That Alan remembers his childhood with any fondness at all is remarkable; more than that, he is generous in his recollections of friends and neighbors who were kind to them. He manages to credit his father with a few highlights in an otherwise despicable fatherhood. And he lavishes praise on his mother, his sister, and the closest friends who made his life bearable. As well as on two pastimes that soothed his soul: reading and music.

It’s amazing to read about how very different the world was only about half a century ago. I was absorbed in the detailed descriptions of 50’s and 60’s London, its war-scarred buildings and racial tension, neighborhood grocers and nearly car-free streets. From his work assisting a neighbor with paraffin oil delivery to his obsession with Queens Park Rangers, Mod style, and the Beatles, Johnson evokes his childhood in small stories that illuminate a time and place, as well as a particular life.

If you like well-told stories of love overcoming hardship, like Frank McCourt’s Angela’s Ashes or James McBride’s The Color of Water, you’ll enjoy This Boy.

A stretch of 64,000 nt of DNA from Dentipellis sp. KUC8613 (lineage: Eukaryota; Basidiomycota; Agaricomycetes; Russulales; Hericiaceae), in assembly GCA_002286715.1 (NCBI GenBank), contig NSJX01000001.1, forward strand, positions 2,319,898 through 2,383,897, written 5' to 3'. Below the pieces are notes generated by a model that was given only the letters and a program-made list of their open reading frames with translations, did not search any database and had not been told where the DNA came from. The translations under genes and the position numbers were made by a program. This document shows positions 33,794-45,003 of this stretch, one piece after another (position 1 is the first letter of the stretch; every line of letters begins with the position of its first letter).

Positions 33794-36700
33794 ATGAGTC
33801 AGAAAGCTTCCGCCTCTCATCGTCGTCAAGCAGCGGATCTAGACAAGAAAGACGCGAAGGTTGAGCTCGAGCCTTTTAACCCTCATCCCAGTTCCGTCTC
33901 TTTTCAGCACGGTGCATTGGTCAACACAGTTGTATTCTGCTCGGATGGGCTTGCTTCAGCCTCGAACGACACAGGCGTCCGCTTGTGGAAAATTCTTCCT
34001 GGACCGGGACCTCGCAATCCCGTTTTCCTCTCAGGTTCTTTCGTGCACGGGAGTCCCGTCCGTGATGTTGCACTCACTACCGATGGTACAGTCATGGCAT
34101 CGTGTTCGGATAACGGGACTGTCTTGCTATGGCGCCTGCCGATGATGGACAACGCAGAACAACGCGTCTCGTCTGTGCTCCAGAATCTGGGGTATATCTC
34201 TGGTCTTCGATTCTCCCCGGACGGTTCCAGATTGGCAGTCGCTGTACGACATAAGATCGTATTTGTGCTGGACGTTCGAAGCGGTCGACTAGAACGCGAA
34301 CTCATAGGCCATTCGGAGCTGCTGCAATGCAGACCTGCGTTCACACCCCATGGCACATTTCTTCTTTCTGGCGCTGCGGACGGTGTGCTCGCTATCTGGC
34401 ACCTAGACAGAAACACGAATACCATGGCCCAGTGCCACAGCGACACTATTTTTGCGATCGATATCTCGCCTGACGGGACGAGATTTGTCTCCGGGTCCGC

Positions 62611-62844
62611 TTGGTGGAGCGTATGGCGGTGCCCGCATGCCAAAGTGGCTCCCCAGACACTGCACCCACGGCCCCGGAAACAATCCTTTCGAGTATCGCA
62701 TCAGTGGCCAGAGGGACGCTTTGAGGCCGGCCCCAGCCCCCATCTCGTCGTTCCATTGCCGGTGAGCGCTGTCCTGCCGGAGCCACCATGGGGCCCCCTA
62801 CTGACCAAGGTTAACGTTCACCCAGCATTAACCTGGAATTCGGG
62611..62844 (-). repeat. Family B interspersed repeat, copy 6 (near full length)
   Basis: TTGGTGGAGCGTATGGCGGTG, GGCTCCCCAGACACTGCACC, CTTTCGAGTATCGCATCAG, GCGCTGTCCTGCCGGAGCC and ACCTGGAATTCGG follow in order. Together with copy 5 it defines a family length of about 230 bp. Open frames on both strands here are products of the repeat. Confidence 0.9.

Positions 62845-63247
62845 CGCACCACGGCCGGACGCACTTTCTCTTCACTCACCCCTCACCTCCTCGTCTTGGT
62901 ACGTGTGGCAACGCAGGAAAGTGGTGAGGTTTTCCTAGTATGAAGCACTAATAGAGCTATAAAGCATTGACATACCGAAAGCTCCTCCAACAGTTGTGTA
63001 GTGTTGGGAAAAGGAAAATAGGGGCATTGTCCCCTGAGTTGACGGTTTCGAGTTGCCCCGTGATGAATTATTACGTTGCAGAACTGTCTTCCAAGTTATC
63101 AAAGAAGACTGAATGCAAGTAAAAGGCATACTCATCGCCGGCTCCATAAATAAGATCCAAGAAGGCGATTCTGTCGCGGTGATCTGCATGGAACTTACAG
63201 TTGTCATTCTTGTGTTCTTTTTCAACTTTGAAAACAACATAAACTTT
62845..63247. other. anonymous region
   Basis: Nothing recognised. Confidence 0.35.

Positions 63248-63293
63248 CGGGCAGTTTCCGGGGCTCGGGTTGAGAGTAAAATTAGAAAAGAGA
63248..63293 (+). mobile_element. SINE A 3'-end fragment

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Longtime readers of bookconscious know I’m an Anglophile. I’ve loved English novels since childhood, and when I visited (Twice! Thanks, Mom & Dad) during the winter mini-term in college with a favorite English professor, it felt like all the literature I’d absorbed came alive as we traveled and talked about books.

But despite reading a lot of British literature, I still come across writers I haven’t yet read. Over the weekend I read A Far Cry From Kensington by Muriel Spark. Spark is one of those authors I’ve always intended to read. I picked up this book because Maria Popova at Brain Pickings quoted from the book in October in a post titled “How a Cat Boosts Your Creativity.”

Spark is considered one of the best British writers of the 20th century but her books are “slim” (according to her New York Times obit) and for some reason not widely taught, at least not in the United States. Perhaps because her sharp humor and her matter-of-fact illumination of moral issues is so subtle?